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Run your car on water?

Like many people I am very interested in gadgets meant to save fuel. I recently started looking at the devices which convert water to hydrogen and oxygen which then feed this mix into the car air intake. The idea is that the hydrogen and oxygen mix burns in the engine and reduces the need for petrol/diesel.

The suppliers of these HHO devices, as they are called, claim 10% to 60% fuel reduction. There are loads of videos about them on youtube.com and plenty of suppliers offering them on the web and some via ebay.

I was getting rather excited by all this and was thinking of buying one, but some nagging doubts held me back. I looked around for some independent reviews and could not find much.

One of the few tests I found was Popular Mechanics
Water-Powered Cars: Hydrogen Electrolyzer Mod Can’t Up MPGs

This test showed no improvement in fuel consumption from using an HHO device, but the test has been criticised by some commentators (see comments at bottom of the above article) for making some basic mistakes (ie HHO devices often need a chip to link to the fuel management system and the test did not include one, etc.).

At the extreme there is one guy actively working to “debunk” the whole thing. He is not at all impressed by  the anecdotal evidence of people claiming to have fuel efficiency improvements from these devices. His article and the comments/responses are very interesting and entertaining.

Run your car on water? Nonsense! It is a Scam!

I think the same guy is also here: The Hydrocharger, HHO scammers in the UK – again with some interesting and rather intense interactions going on in the comments section.

The whole HHO car kit arena has claims, counter claims, and counter claims to the counter claims. The sceptics claim it is all bad science as it takes more energy to separate the water into hydrogen and oxygen than can possibly be got from the combustion reaction from them; the supporters claim that the hydrogen makes the combustion more efficient and that’s where the fuel economy comes from. The sceptics claim lack of verifiable independent evidence, the supporters claim the government, and oil companies etc., are against them. And so it goes on… and on….

Within all this there is something that stands out to my mind: there is no established ecological group encouraging us to adopt the HHO car device technology. They have no vested interest in the status quo. They stood up for wind power, solar fuel cells and so on, long before these became accepted as the norm. They have resources to test such things 0r access to those in universities etc., who have. Yet despite the significant fuel saving and pollution reduction claimed by these HHO devices no well-known ecological group has stood up and supported them. That makes me wonder. Measuring fuel consumption is hardly rocket science (pardon the pun)  – how hard can it be to really prove these things work?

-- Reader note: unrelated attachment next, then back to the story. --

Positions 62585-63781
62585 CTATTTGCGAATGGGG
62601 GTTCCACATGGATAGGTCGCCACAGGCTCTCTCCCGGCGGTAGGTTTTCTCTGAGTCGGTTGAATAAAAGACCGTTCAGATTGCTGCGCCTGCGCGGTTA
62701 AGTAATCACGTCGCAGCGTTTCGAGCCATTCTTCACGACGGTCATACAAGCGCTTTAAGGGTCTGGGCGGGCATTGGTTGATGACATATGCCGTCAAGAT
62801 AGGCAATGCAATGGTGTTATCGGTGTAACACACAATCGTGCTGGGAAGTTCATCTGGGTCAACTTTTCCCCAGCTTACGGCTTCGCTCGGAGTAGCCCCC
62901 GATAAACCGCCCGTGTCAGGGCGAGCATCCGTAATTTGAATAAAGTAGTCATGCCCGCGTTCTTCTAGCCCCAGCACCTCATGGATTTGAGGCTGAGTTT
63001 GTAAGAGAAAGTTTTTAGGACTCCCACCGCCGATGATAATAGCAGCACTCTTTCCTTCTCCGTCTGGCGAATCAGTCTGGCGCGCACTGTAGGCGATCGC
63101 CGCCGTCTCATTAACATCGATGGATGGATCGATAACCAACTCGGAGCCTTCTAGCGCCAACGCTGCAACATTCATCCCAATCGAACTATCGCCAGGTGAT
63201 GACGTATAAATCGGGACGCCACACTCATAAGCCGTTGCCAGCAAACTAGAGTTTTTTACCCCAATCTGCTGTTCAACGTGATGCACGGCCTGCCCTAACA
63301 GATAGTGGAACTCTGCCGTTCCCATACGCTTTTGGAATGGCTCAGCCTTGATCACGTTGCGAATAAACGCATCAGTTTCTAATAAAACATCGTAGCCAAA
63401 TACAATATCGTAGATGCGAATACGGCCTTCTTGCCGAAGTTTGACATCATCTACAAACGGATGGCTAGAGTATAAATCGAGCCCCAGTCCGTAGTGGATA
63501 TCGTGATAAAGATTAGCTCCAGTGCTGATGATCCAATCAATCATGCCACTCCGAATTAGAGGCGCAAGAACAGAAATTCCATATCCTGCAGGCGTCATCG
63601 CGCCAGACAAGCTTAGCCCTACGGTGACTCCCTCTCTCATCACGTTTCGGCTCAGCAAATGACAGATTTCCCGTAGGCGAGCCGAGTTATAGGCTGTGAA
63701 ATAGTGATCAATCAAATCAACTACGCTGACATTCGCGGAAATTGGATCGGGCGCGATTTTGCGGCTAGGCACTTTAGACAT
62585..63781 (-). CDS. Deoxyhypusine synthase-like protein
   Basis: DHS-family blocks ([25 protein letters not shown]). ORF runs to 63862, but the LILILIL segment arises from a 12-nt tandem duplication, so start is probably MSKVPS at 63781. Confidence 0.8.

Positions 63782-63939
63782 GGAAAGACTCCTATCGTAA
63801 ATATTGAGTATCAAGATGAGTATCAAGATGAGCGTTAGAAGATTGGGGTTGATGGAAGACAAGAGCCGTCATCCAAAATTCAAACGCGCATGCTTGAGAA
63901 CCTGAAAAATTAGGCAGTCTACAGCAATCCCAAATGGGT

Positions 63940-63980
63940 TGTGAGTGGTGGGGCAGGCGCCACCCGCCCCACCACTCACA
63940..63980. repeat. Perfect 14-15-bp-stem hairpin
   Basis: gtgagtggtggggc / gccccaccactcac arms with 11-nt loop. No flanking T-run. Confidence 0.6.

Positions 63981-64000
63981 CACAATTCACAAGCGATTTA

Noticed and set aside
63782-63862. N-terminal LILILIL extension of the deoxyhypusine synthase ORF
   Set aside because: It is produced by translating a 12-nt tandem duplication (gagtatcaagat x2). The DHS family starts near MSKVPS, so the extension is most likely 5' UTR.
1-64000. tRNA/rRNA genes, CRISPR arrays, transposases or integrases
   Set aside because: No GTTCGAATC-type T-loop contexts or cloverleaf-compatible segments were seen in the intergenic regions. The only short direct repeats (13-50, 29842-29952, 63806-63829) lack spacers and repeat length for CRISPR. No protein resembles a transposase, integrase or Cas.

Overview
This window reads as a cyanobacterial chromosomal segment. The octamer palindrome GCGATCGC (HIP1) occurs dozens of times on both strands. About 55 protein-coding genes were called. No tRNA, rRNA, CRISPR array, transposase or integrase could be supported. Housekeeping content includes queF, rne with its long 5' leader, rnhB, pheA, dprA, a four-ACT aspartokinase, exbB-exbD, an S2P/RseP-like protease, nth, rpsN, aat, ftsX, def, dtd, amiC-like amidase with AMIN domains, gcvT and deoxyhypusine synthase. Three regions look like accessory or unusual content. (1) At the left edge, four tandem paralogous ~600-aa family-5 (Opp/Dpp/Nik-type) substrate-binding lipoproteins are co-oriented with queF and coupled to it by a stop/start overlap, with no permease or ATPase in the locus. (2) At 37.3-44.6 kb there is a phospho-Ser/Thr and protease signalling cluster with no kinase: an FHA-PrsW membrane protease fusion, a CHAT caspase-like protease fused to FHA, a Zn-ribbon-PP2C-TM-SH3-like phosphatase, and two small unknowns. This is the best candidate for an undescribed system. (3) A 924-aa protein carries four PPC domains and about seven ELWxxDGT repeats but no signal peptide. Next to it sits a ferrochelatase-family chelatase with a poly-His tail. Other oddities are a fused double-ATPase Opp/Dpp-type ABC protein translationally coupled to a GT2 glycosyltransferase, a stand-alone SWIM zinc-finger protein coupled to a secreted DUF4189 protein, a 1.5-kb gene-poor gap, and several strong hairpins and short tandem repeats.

Failing the eco groups supporting it why don’t the suppliers of these HHO gadgets get a university to do some tests (club together if they have to)?

I am not sure what to make of all those who claim to have had huge improvements in fuel consumption from these devices. The sceptics claim such people are either have a vested interest in selling the devices, or are just fooling themselves as fuel consumption varies a lot anyway. The latter can be easy to do.  I remember years ago I worked with a guy who loved to joke about how much better his car performed right after he washed it. I’ve noticed my car does that too!

I have not offered any links to sellers of these devices as they can easily be found by a search such as ‘hho car kit’ and the like. You can easily see all the ‘pro’ arguments that way.

It would be wonderful if such things worked, but I have gone from hopeful to wary. There seems to be some very genuine and intense people on both sides of the argument (as well as vested interests on both sides). However,  I have not find what I was looking for which was genuine reviews that compared the different HHO gadgets and their actual fuel saving – after all this would be normal for a consumer device – so I’m holding off buying one. Once I see independent, test, study or reviews (especially a consumer comparison review) by a reputable organisation then I would really know they are for real.

Postscript

I should mention that when I checked for providers of HHO systems in UK the main one I found gives no address on their website. The site says ‘based in London’ in various places and the Google map seems to point to a flat or house – but that’s it. Considering that they are selling some fairly high priced units, that makes me wonder what is going on.

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